The Arab world is in transition after a decade of uprisings, upheavals, “revolutions” and civil wars. By their very nature, transitions are critical phases in the history of nations, and this is also the case with the Arab countries.
The last ten years have witnessed almost the withering away of state institutions, and the very notion of the nation-state has sometimes seemed to be on the brink of disappearing. Egypt itself was under a threat of this sort for a brief period from 11 February 2011, the day when former president Mohammed Hosni Mubarak relinquished power, to 30 June 2013, when Egyptians from all walks of life descended on Cairo’s Tahrir Square to push for the overthrow of the rule of the Muslim Brotherhood.
That day will go down in history as the beginning of the end of the phenomenon known as Political Islam across the Arab world. Today, the tide of history is shifting once again to the benefit of the nation-state and nationalist-inspired attempts at the rejuvenation of the state in the Arab world.
However, in order to succeed, transitions need enlightened and progressive leaders and strong state institutions and political forces that enjoy sufficient legitimacy to bring about fundamental changes in state structures and the philosophy of governance. In other words, there needs to be a broad consensus for authoritarian regimes to transition to more democratic ones based on a commitment to good governance and the peaceful transfer of power in free-and-fair elections.
The Arab countries are well placed today to jump-start their transition to good governance. And whether dealing with the situation in Libya, Tunisia, Syria, Iraq, or to a lesser degree in Lebanon, the world is willing to help. Elections are scheduled for this year or next in many of these countries: in Libya next December, if things go to plan according to the agreed-upon timetable; and in Lebanon in the first quarter of next year. The Iraqis went to the polls on 10 October to elect a new Iraqi parliament.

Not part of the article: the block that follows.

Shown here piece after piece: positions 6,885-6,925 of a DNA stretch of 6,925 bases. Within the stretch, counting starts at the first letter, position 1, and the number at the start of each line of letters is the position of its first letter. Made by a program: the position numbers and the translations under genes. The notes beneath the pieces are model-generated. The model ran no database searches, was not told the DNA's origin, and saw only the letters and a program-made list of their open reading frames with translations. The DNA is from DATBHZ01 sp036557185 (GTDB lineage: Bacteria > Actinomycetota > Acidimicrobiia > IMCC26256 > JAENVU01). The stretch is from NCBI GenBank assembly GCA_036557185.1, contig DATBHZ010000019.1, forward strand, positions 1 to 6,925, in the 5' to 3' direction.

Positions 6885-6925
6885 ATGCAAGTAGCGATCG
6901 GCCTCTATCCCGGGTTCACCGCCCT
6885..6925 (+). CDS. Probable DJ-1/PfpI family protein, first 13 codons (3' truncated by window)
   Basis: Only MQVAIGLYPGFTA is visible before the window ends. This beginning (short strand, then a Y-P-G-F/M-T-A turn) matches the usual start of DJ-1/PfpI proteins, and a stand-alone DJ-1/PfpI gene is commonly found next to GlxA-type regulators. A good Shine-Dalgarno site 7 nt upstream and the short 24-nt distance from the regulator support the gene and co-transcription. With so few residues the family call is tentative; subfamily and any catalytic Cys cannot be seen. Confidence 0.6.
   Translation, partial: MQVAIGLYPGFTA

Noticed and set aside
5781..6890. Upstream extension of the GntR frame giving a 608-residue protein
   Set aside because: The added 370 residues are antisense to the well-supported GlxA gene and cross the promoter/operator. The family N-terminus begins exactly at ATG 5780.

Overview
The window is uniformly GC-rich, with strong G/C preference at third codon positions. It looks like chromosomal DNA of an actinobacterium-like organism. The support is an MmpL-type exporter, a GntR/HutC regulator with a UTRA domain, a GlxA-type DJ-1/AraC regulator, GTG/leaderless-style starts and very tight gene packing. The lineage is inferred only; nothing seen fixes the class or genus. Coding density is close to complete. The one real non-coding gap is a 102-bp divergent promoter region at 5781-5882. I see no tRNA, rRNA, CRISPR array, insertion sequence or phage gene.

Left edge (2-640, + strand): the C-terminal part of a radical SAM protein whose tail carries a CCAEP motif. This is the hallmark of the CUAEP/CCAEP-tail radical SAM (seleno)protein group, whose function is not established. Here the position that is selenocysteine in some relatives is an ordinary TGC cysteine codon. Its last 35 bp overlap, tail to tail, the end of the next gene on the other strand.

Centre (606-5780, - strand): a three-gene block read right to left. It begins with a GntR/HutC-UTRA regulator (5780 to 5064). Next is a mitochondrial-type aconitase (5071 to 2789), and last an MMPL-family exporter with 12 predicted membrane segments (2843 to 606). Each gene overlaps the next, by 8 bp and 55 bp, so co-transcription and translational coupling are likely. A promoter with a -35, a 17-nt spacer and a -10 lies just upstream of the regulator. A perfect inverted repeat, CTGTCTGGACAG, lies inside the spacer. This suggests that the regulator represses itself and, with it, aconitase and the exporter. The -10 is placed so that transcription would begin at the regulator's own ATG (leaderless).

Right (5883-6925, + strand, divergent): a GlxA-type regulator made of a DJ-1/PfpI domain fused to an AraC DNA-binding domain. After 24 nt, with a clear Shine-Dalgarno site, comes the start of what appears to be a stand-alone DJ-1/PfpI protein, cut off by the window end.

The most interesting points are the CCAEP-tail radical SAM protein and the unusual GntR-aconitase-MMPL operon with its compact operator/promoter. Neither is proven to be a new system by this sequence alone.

Syria, the battleground for foreign and regional confrontations through proxies, is still searching for a way out of the destabilisation of the last decade. Despite the war unleashed in Syria in March 2011 against the rule of Syrian President Bashar Al-Assad, the latter is still in power with a new constitutional mandate, however dubious this might appear to be in the eyes of those foreign, regional and Arab forces that have tried to overthrow the Syrian regime.
Today, the winds of change are also blowing in the opposite direction in Syria, and some of those very powers that previously worked against the Syrian regime have begun either reopening their embassies in Damascus or having their leaders call the Syrian president in developments not seen since March 2011.
The UN-instituted Constitutional Commission in Syria is scheduled to meet again on 18 October in Geneva as part of another attempt to come up with a Constitutional Document that can garner the support of the Syrian government, the Syrian opposition, whatever this term might mean in practice, and the foreign powers that have backed it.
The situation in Syria has come to symbolise all that has gone wrong with what we could call the “democratic winds” that blew across the Arab world in 2011. In retrospect, we have come to realise today that a great gulf has existed, and I presume continues to exist, between the democratic aspirations of the Arab peoples and the political forces that have come to the fore to claim that they are the true incarnation of these aspirations.